Staying safe at home: tips to reduce the risk of falls
According to the AARP, around 71 percent of people over the age of 45 prefer to stay in their homes as they age rather than moving to long-term care. As we age, however, it is common to experience declines in our physical abilities. This can result in falls and possibly severe or fatal injuries. Taking precautions to reduce the risk of falls will increase one’s ability to remain at home.
In general, move furniture to create clear walking paths; remove clutter from stairs and landings; repair broken, uneven steps, and loose handrails; keep exterior stairs and walkways clear; keep rock salt by each door to remove winter ice; install a shelf and hooks inside the door for keys, coats, handbags, and other items.
In the living room, make sure you can get into and out of your lounge chair with ease and replace glass table tops with wood so they are easier to see and less fragile.
Move the kitchen items you use most often to lower shelves in the cabinets to reduce the need for a stool; replace heavy dishes and pots with lighter ones; use a stool with a high, sturdy handrail (never step on a chair or cupboard shelf); create a sitting area for food preparation.
Place nonslip mats or self-sticking strips in the tub or shower floor; keep soap, shampoo and towel in easy reach from the tub or shower stall; install sturdy grab bars (never use towel racks for support; and remove bath rugs.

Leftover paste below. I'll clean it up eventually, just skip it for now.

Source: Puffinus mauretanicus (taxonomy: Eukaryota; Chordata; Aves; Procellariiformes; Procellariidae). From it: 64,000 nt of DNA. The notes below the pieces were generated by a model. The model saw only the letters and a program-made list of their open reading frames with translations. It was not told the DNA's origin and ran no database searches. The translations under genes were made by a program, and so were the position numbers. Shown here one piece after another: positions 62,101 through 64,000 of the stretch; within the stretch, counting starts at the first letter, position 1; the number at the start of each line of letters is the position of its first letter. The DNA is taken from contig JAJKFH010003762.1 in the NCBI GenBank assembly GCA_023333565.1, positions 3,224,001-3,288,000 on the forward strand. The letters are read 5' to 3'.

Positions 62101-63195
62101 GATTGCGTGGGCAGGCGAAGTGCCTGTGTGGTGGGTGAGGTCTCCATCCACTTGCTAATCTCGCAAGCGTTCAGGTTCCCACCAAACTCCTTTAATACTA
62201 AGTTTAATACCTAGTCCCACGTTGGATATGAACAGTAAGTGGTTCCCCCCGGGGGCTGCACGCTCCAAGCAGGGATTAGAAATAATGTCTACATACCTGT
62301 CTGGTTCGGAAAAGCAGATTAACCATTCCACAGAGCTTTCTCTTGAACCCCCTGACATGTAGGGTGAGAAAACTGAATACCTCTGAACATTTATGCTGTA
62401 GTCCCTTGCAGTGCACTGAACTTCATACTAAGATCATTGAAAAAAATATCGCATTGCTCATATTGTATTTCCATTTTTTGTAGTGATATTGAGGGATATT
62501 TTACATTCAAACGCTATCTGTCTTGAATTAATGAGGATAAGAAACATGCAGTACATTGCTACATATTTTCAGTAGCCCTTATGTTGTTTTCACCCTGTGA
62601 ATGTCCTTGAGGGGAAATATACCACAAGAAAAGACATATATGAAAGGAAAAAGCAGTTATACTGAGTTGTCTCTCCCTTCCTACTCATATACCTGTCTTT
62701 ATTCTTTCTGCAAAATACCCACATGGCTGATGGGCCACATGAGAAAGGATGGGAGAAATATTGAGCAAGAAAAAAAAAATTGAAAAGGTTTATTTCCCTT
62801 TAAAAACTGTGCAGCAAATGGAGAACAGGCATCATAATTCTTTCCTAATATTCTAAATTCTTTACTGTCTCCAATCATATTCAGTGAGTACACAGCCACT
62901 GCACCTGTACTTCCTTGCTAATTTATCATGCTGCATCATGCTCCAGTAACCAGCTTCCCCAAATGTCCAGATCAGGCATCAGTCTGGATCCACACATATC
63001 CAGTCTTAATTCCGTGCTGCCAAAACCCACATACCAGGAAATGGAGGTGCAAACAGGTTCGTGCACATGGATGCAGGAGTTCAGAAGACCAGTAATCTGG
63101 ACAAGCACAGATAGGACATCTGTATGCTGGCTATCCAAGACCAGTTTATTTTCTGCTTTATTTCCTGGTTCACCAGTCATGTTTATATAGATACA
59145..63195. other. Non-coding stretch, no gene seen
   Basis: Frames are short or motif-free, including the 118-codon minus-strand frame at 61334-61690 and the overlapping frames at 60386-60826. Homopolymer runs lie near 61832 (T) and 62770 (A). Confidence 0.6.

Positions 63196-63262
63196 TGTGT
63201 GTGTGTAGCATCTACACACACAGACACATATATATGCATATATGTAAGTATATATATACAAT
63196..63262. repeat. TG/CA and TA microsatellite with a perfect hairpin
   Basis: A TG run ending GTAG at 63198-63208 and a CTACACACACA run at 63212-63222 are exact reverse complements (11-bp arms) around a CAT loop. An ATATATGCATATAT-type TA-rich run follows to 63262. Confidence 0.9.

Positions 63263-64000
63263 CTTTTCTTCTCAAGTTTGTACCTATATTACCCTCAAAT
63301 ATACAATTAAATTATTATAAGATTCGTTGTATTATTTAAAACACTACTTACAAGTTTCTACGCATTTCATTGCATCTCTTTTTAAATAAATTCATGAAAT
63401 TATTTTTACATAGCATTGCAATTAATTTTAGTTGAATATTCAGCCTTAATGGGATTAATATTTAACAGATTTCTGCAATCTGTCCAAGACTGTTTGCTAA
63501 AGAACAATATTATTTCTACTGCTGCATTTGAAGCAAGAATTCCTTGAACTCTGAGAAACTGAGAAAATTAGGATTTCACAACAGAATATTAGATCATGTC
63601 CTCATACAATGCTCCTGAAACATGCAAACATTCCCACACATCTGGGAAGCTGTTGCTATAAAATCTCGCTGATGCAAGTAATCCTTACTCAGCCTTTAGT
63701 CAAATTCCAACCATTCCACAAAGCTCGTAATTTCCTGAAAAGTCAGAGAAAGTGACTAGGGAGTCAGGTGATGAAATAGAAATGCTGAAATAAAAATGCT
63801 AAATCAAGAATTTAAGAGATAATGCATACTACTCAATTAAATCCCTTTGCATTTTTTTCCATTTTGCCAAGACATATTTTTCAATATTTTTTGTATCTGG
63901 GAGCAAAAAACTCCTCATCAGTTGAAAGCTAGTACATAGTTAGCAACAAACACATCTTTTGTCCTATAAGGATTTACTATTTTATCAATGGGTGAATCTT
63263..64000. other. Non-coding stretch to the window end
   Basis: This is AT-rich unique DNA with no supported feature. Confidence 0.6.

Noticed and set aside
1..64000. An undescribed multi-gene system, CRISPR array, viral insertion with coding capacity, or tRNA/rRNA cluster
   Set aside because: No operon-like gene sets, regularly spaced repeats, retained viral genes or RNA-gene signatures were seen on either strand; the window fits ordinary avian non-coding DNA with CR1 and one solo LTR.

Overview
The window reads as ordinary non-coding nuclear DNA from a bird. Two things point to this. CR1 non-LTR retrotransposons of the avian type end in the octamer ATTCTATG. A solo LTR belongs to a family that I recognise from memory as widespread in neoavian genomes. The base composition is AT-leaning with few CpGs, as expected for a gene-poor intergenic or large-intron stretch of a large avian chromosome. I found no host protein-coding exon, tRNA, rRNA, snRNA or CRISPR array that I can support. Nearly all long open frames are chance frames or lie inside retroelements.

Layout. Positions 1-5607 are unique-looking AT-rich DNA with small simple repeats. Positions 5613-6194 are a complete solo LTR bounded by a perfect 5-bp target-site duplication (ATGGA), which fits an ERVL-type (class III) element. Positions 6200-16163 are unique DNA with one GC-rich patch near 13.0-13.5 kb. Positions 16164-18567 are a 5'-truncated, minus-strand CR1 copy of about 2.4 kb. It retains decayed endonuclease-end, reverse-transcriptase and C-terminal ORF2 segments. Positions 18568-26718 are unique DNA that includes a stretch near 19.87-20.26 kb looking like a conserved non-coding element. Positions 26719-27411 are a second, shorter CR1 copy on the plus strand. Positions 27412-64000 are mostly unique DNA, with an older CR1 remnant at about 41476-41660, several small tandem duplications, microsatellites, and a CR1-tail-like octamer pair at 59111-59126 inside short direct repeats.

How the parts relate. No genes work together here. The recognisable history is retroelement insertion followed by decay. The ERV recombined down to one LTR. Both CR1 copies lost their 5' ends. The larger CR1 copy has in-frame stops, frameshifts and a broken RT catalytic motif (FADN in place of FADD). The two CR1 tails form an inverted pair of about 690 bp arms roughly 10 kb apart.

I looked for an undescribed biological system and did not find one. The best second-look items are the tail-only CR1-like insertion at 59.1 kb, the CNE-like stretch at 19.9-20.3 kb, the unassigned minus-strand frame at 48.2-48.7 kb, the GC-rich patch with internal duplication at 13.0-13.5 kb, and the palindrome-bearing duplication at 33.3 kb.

In the bedroom, keep your cane or walker next to the bed at night, with flat slip-on shoes (avoid slippers); keep a telephone, lamp, flashlight and eyeglasses within easy reach of the bed; make sure the bed is a comfortable height for getting in and out; keep a portable toilet or urinal near the bed if you have difficulty getting to the bathroom; and sit down when dressing.
Tape down all electrical cords; apply nonslip mats or double-stick tape to backs of throw rugs; repair carpet and flooring that is loose, torn or curling at the edges; clean spills and drips immediately; and put nightlights in the bedroom, hallway and bathroom (also stairs and kitchen, if needed).
A few last words for safe and healthy living: wear flat, sturdy, nonslip shoes both indoors and outdoors; exercise regularly to improve strength, balance and coordination; ask your doctor for alternatives to medications that cause dizziness, drowsiness, or other unpleasant side-effects; have regular eye exams; keep emergency numbers in large print near each phone; get a medical alert device; and, if you live alone, have someone check on you daily.
Judith Eugene is a native of Cleveland Heights who provides life-enrichment classes and activities for senior adults and those with physical and mental challenges through www.LovingHandsGroup.com. She can be reached at 216-408-5578 or Judith@LovingHandsGroup.com.